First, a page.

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Adhesives and Sensitive Skin

Last updated: October 2022

Having hives also comes with having sensitive skin. In addition to being incredibly reactive to certain adhesives, my skin is so fragile that it will tear when it's removed. So this poses a problem when I have to wear any kind of adhesive medical device. And, as luck would have it, I have to wear a continuous glucose monitor frequently due to severe episodes of hypoglycemia.

Because my skin is so sensitive, I’ve had to get creative with how I apply my sensor so that it doesn’t cause me to break out in a rash or tear my skin off when I remove it.

Please note that the following is not medical advice. I am not a medical professional and what works for me may or may not work for you.

Prepping for adhesive application

When I first started wearing a glucose monitor, I spent a good deal of time scouring the internet for ways to protect my skin. I knew before I even put on the first sensor that I would have to be extra careful and take additional steps so that I didn’t react. I have developed a very specific process for applying my sensor, something that I’ve fine-tuned to work for me.

Cleaning and exfoliating

The first thing I do is clean the area really well. I use soap and water to clean my skin and gently exfoliate the area where the sensor will go. Note, I said gently exfoliate, any more and it leaves my skin more vulnerable to react to the adhesive.

Steroid sprays

I talked to my doctor about my problems with adhesives and he recommended using a light layer of steroid spray to protect the skin. You can get nasal steroid sprays over the counter that are perfect to use for this purpose. I spray a light layer on my skin and allow it to dry before moving on to the next step. The steroid helps keep my skin from getting inflamed from the adhesive.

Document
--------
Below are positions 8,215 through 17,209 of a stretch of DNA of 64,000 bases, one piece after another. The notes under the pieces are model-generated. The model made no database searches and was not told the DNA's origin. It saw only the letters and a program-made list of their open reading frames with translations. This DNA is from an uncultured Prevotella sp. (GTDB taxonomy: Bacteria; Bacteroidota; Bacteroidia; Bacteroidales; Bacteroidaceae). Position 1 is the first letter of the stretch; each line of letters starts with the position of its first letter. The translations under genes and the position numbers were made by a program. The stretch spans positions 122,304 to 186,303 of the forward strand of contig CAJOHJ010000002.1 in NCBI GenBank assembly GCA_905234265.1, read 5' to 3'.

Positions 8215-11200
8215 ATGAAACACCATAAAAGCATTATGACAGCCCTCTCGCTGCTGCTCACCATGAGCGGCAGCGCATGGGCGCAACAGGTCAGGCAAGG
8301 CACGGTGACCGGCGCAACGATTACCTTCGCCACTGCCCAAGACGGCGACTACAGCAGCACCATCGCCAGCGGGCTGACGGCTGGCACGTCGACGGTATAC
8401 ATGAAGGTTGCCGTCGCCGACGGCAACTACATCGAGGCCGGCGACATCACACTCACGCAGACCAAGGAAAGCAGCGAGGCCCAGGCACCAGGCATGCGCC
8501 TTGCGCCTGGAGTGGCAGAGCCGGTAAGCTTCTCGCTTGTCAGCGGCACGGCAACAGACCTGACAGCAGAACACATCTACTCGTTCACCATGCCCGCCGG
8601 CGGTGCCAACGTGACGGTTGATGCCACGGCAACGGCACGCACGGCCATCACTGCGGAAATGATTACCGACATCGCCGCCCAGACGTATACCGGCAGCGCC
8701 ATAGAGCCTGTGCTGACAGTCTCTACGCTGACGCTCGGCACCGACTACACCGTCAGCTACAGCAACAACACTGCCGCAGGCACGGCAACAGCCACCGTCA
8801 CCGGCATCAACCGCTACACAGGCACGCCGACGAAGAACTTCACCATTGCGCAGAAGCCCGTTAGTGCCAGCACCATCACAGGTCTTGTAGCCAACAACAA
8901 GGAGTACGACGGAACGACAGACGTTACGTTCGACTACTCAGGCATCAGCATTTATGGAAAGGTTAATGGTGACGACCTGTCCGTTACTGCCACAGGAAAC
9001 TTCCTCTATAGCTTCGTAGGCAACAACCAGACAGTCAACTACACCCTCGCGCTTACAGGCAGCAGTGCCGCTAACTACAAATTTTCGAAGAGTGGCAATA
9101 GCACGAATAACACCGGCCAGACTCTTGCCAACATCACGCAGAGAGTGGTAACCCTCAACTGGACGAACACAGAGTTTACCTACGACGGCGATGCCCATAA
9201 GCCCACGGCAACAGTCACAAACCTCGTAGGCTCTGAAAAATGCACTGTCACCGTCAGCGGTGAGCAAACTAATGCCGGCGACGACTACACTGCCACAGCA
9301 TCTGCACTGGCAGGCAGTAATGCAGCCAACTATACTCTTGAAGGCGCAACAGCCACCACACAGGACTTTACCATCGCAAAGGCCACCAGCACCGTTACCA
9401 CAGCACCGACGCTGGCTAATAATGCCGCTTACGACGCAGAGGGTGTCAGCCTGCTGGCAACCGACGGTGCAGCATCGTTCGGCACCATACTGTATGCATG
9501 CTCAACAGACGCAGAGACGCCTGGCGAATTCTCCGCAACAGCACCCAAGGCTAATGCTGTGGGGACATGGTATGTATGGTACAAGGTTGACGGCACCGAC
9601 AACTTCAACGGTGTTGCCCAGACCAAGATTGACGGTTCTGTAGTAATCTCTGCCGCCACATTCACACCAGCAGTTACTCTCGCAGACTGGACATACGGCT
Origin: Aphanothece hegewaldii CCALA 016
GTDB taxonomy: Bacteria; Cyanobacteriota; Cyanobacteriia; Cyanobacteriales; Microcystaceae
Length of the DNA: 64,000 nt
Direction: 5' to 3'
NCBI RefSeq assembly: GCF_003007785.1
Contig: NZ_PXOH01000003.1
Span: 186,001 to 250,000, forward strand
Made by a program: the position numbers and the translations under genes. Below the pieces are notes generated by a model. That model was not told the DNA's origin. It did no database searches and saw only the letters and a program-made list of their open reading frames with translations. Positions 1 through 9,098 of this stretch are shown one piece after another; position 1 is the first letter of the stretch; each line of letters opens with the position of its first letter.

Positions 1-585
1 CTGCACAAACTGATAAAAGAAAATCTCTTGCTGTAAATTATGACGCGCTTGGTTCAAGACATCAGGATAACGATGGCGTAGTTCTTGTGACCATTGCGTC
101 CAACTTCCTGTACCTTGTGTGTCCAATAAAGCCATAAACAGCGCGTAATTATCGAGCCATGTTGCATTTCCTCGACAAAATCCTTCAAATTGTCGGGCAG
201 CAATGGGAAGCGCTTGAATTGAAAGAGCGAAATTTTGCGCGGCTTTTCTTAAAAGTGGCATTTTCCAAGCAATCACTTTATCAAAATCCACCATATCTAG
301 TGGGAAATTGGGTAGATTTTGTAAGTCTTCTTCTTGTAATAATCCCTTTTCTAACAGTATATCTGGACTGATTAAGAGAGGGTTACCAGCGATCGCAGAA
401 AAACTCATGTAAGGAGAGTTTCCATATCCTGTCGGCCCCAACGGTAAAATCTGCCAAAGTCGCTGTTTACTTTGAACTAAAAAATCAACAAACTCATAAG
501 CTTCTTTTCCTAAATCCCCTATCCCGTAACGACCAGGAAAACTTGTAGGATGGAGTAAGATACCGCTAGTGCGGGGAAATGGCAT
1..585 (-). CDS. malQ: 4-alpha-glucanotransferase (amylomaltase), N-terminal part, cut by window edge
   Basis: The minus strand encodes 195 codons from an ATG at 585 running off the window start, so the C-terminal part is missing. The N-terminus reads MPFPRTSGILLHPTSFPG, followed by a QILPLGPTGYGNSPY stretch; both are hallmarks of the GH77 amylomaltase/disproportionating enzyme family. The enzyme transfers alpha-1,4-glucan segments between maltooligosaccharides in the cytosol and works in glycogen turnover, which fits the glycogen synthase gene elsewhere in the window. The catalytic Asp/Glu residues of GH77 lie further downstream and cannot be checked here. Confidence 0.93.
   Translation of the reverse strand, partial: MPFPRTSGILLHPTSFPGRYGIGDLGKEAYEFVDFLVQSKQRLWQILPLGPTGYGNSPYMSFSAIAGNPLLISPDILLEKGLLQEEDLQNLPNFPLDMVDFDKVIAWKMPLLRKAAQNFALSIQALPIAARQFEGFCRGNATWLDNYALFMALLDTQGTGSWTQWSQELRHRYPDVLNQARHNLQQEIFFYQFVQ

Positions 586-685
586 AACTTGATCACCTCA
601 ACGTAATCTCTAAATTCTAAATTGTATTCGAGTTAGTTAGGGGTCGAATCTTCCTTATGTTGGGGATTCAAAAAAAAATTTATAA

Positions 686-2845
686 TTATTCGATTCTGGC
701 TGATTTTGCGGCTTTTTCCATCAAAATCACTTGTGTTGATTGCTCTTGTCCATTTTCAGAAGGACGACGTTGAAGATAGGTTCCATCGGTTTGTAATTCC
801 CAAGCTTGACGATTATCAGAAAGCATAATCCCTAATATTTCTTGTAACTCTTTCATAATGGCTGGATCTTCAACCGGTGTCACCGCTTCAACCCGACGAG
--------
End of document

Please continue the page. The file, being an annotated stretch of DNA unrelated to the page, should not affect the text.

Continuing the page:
Benadryl also comes in a spray form, so after a layer of steroid spray, I put on two light layers of Benadryl. The Benadryl spray helps to stave off any potential irritation from the actual adhesive allergy.

Skin barriers

Last, but certainly not least, I use a skin barrier. A skin barrier does exactly what the name says, it provides a layer of protection between the skin and whatever is applied to it. The barrier is also sticky, which helps the adhesive stick to the skin. You would think that this additional sticky layer would make it difficult to take the adhesive off without tearing my skin, but by the time I remove my sensor two weeks later the stickiness has worn off enough that it doesn’t cause a big problem.

After all these layers I apply the sensor, making sure it is stuck down really well. Finally, I use a hypoallergenic patch to cover the sensor and make sure it’s nice and secure for the next two weeks.

Adhesives are definitely tricky with sensitive skin, but there are definitely ways to help protect the skin and prevent irritation.

Do you have any tips or tricks for protecting your skin from adhesives? Let us know in the comments.

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This article represents the opinions, thoughts, and experiences of the author; none of this content has been paid for by any advertiser. The Chronic-Hives.com team does not recommend or endorse any products or treatments discussed herein. Learn more about how we maintain editorial integrity here.

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